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The output columns show: UID = user ID, PID = process ID (unique identifier for the process), D = direction (R = read, W = write), BLOCK = location on disk, SIZE = I/O size in bytes, COMM = process name, PATHNAME = trailing portion of file pathname.In that output I caught Google Chrome reading from a cache file (“data_2″), and writing to cookie files (“Cookies-journal” and “Cookies”)./Local Store/td_26_503 65002 W 385001320 4096 Tweet Deck ??/Local Store/td_26_brendangregg.db-journal 503 65002 W 385001320 4096 Tweet Deck ??/Default/Cookies 503 54079 W 134994176 4096 Google Chrome ??/Default/Cookies 503 54079 W 134994224 8192 Google Chrome ??The busiest (CPU) process will be at the top, since we sorted on cpu (“-o cpu”).The top was “firefox-bin” (Mozilla Firefox) at 98.8% CPU, which is in terms of a single processor (this has two).
While DTrace can see everything, there are some things already covered by easy-to-use (and easy-to-type) tools, like top(1).
You can find it here in Finder: You can also type “terminal” in Spotlight (the magnifying glass in the top right corner of your Mac’s screen), which should find it.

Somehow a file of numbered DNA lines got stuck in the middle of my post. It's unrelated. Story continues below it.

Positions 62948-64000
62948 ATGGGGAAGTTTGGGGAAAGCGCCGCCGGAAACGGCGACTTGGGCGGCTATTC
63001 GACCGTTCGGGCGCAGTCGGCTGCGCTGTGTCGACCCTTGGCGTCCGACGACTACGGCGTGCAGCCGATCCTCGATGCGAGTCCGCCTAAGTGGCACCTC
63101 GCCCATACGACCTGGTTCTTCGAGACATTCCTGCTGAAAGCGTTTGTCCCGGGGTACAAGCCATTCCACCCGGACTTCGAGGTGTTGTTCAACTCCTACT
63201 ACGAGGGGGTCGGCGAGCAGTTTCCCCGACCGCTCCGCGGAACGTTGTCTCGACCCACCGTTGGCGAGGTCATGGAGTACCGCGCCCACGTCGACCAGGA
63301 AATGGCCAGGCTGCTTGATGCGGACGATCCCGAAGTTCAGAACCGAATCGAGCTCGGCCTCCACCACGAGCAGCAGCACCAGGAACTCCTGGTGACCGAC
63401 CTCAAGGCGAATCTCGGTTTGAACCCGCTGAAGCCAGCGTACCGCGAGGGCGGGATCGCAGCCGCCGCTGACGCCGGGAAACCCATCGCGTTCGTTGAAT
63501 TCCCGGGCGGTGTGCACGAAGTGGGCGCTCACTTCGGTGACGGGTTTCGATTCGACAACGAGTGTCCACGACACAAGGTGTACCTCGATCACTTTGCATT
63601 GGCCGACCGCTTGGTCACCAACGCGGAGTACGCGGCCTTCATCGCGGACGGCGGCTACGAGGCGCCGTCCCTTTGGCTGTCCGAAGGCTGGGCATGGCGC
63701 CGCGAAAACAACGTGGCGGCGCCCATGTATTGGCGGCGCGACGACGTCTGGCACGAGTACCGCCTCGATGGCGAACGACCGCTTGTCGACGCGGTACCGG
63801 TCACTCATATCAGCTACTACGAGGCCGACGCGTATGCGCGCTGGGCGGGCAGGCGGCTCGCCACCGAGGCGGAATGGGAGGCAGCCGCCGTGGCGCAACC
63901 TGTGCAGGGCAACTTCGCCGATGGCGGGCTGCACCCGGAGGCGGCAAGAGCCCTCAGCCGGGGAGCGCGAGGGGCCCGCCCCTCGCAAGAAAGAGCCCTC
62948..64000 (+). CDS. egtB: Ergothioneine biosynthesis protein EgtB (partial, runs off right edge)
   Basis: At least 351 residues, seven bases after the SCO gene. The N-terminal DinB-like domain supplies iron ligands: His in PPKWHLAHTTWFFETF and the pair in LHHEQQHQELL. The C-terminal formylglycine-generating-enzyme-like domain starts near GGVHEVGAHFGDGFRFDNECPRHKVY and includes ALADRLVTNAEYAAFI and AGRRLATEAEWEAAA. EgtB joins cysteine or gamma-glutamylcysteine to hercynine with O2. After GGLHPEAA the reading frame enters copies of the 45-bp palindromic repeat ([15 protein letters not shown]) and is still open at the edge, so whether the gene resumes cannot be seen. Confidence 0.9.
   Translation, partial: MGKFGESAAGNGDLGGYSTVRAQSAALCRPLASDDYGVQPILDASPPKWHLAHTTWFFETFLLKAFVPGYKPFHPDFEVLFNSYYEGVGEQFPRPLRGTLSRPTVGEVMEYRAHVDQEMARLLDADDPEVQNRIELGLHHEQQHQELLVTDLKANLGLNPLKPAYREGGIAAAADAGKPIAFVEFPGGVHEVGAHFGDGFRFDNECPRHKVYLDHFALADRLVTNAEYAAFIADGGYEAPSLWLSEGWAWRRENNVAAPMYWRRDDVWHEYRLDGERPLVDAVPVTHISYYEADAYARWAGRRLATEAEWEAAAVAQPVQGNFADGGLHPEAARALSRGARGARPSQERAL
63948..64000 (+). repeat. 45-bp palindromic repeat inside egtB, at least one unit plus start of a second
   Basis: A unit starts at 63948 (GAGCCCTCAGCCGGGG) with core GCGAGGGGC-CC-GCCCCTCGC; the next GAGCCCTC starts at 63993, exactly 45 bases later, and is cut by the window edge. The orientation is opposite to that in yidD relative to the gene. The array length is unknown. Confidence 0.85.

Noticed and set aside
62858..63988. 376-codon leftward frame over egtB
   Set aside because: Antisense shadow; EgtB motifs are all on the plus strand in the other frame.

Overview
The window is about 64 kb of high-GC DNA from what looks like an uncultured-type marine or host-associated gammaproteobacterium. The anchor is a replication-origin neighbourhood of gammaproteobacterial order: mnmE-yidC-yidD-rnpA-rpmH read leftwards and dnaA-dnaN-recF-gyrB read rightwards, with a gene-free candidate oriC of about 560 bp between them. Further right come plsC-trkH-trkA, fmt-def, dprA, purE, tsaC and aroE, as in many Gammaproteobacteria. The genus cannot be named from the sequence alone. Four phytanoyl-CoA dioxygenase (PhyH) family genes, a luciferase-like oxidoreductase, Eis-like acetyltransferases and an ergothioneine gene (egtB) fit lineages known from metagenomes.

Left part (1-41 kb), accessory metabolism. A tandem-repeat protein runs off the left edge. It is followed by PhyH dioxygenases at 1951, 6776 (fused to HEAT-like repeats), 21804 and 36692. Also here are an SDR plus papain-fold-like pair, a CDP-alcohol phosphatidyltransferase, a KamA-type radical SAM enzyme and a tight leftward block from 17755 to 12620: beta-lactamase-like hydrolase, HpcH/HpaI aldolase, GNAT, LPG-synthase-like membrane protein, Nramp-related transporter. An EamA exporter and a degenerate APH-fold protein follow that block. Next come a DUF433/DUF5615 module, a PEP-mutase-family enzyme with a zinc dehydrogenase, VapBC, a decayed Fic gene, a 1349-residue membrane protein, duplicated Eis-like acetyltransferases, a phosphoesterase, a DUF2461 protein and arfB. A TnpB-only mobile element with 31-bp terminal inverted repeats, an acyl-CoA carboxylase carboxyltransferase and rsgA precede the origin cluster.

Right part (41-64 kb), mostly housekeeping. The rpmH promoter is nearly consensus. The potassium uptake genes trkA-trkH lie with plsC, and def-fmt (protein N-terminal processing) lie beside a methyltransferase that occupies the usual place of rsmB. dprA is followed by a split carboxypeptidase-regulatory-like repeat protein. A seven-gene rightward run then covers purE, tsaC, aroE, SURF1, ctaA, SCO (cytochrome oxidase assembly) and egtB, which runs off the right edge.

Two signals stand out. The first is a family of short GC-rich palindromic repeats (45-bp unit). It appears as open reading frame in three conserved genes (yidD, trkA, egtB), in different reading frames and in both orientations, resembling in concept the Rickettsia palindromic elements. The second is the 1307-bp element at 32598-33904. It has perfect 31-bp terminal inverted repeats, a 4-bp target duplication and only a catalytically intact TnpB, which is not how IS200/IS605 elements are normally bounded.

I usually drag it to my Dock so it’s easy to find later: When you first run Terminal, it’ll probably look like this: I find the default font small and hard to read.
/Local Store/td_26_^C [email protected]:~ The scripts follow. A note on style: if the script ends with “.d”, it’s a basic DTrace script. /Default/.dat8824.01b 503 65002 W 308056800 4096 Tweet Deck ??
If it doesn’t, then it’s a shell-wrapped script that provides command line options. And if you’d like to learn DTrace, I’d recommend starting by reading the basic ones. Each time a disk I/O completes, a line of output is printed to summarize it, including process name and filename details: Brendan-2:~ brendan$ sudo iosnoop UID PID D BLOCK SIZE COMM PATHNAME 503 54079 R 286522800 4096 Google Chrome ?? /Local Store/td_26_503 65002 W 308056864 4096 Tweet Deck ??
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If firefox stayed that high you could look for the responsible tab and close it down, or restart Firefox. DTrace requires admin privileges, so to use it you’ll usually need to type in a password to authenticate, provided you have administrator access (if you aren’t sure you do, click here to see how to check).